liminal

adjective

lim·​i·​nal ˈli-mə-nᵊl How to pronounce liminal (audio)
1
: of, relating to, or situated at a sensory threshold : barely perceptible or capable of eliciting a response
liminal visual stimuli
2
: of, relating to, or being an intermediate state, phase, or condition : in-between, transitional
… in the liminal state between life and death.Deborah Jowitt
liminality noun
plural liminalities
The market, standing between the sacred and secular, the mundane and exotic, and the local and global, has always been a place of liminality Jon Goss

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Get in Between Liminal

When liminal first appeared in written use, it referred to something (such as a physical stimulus) which was just barely perceptible, or just barely capable of eliciting a response. This meaning is still in use today in constructions like "liminal auditory stimuli." The word comes from the noun limen, which refers to the point at which a physiological or psychological effect begins to be produced. In its most common extended meaning now, it describes a state, place, or condition of transition, as in “the liminal zone between sleep and wakefulness.” The closely related word subliminal means “below a threshold”; it can describe something inadequate to produce a sensation or something operating below a threshold of consciousness.

Examples of liminal in a Sentence

Recent Examples on the Web For Iowa, the team and the state, Clark’s maybe-final season exists in a kind of liminal space. Matt Flegenheimer, New York Times, 6 Feb. 2024 Another theme buried within Jonah is how our repressed memories are most likely to come up in generic liminal spaces. Vulture, 2 Feb. 2024 Turns out our brains can stay active for a period of time during that liminal state between life and death. Elizabeth Robinson, NBC News, 15 Sep. 2023 Lately, some of our surrogate rich moms have been living in the liminal zone between leisure and businesswear. Hannah Jackson, Vogue, 21 Dec. 2023 For months my editor and I were locked alone in a room trying to craft the unusual tone, the liminal space in which the film exists. Andrew Haigh, Los Angeles Times, 1 Jan. 2024 The auditory illusion fits the mood of the piece: liminal, transitory, extremely trippy. Pitchfork, 4 Dec. 2023 Herzberg’s death instantly turned what had been a philosophical conundrum into a glaringly real, legal one: Who gets blamed for a road fatality in the awkward, liminal era of self-driving cars, when humans are essentially babysitters of imperfect, still-learning AI systems? WIRED, 28 July 2023 And then—in that liminal space between serendipity and intentional experimentation—Balmain’s team stumbled on a peculiar result. Siddhartha Mukherjee, The New Yorker, 11 Dec. 2023 See More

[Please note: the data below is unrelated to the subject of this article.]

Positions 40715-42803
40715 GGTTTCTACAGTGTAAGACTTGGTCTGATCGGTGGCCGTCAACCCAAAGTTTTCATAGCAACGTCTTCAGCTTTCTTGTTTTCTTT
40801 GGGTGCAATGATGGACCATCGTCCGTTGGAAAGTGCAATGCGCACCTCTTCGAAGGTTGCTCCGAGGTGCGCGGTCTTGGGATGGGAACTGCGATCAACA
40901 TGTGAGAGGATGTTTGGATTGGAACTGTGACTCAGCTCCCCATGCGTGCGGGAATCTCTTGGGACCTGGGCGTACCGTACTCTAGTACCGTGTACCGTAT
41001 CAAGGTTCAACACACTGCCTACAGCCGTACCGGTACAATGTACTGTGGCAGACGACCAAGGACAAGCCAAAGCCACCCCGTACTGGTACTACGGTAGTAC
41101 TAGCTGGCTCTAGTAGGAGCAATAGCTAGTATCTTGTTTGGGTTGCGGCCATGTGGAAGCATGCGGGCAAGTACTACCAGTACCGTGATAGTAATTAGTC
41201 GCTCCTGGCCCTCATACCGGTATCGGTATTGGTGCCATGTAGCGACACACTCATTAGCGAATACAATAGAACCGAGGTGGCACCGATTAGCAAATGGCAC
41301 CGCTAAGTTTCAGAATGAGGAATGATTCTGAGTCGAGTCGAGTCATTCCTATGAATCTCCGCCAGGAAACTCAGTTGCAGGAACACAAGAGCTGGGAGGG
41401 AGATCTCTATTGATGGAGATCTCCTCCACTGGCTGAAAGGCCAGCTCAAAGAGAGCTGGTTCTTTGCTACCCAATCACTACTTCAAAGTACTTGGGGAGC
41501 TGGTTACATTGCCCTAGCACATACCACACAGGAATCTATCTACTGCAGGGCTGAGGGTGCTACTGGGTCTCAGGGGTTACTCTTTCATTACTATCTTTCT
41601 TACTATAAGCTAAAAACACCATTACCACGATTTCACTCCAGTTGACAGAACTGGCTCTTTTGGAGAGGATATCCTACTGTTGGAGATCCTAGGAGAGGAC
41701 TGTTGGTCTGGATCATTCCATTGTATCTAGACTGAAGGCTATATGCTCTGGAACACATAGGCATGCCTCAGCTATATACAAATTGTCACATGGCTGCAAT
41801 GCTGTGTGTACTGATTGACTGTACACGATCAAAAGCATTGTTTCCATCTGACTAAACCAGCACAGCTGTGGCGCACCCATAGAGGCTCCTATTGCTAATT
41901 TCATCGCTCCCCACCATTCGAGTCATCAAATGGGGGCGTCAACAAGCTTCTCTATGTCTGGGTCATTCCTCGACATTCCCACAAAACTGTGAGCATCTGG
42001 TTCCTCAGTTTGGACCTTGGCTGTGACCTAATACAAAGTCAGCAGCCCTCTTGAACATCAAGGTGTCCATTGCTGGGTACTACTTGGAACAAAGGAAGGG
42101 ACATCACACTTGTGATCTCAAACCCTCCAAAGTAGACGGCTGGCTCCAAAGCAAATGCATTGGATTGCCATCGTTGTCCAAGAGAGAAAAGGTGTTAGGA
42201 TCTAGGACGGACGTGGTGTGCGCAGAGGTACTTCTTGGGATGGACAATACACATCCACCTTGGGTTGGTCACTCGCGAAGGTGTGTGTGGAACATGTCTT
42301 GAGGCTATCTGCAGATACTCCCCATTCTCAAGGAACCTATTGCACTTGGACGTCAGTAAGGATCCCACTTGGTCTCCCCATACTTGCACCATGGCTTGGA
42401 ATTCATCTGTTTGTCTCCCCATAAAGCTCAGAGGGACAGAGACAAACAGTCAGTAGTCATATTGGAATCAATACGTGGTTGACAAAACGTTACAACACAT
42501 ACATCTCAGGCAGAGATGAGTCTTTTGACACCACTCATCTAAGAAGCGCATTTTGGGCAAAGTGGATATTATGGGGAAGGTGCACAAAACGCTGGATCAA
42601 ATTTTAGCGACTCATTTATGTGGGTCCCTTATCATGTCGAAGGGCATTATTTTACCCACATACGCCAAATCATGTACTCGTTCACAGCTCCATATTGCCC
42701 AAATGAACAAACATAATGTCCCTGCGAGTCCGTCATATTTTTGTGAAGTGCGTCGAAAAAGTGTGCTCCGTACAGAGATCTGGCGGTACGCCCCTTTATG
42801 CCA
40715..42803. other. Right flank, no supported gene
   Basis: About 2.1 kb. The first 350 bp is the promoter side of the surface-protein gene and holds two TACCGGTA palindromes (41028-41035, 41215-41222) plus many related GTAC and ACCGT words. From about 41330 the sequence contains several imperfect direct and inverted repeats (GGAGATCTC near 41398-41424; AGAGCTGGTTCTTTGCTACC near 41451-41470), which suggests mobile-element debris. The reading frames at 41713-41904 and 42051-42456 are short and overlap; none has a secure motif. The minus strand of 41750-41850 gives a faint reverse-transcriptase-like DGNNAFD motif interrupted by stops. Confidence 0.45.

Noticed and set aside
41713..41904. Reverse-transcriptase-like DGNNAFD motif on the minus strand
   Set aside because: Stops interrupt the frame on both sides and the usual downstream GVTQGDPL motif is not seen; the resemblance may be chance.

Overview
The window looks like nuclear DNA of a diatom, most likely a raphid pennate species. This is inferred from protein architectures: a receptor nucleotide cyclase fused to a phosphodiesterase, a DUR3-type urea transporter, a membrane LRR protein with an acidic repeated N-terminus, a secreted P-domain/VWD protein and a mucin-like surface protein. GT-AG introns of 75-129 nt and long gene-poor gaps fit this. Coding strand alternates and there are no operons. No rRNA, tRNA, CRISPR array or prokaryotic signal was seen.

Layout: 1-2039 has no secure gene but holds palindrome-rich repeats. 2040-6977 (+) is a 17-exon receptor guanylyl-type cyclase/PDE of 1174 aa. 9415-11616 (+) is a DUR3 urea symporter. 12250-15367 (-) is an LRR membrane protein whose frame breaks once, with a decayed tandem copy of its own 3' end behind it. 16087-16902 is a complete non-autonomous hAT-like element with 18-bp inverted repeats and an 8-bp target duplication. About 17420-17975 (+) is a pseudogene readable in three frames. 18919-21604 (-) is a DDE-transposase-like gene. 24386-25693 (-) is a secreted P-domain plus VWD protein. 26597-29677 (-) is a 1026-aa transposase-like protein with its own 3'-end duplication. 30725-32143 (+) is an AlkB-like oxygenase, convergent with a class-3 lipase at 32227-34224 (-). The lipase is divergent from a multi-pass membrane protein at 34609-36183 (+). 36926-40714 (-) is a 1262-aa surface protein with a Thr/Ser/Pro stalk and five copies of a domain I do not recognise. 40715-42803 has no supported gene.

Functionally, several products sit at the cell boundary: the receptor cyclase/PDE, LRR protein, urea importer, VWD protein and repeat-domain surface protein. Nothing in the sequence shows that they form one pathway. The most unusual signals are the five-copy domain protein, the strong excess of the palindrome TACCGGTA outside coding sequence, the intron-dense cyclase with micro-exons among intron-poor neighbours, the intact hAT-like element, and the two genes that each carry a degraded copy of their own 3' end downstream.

These examples are programmatically compiled from various online sources to illustrate current usage of the word 'liminal.' Any opinions expressed in the examples do not represent those of Merriam-Webster or its editors. Send us feedback about these examples.

Word History

Etymology

Latin limin-, limen threshold

First Known Use

1875, in the meaning defined at sense 1

Time Traveler
The first known use of liminal was in 1875

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Dictionary Entries Near liminal

Cite this Entry

“Liminal.” Merriam-Webster.com Dictionary, Merriam-Webster, https://www.merriam-webster.com/dictionary/liminal. Accessed 22 Feb. 2024.

Medical Definition

liminal

adjective
lim·​i·​nal ˈlim-ən-ᵊl How to pronounce liminal (audio)
: of, relating to, or situated at a sensory threshold : barely perceptible or capable of eliciting a response
liminal visual stimuli

More from Merriam-Webster on liminal

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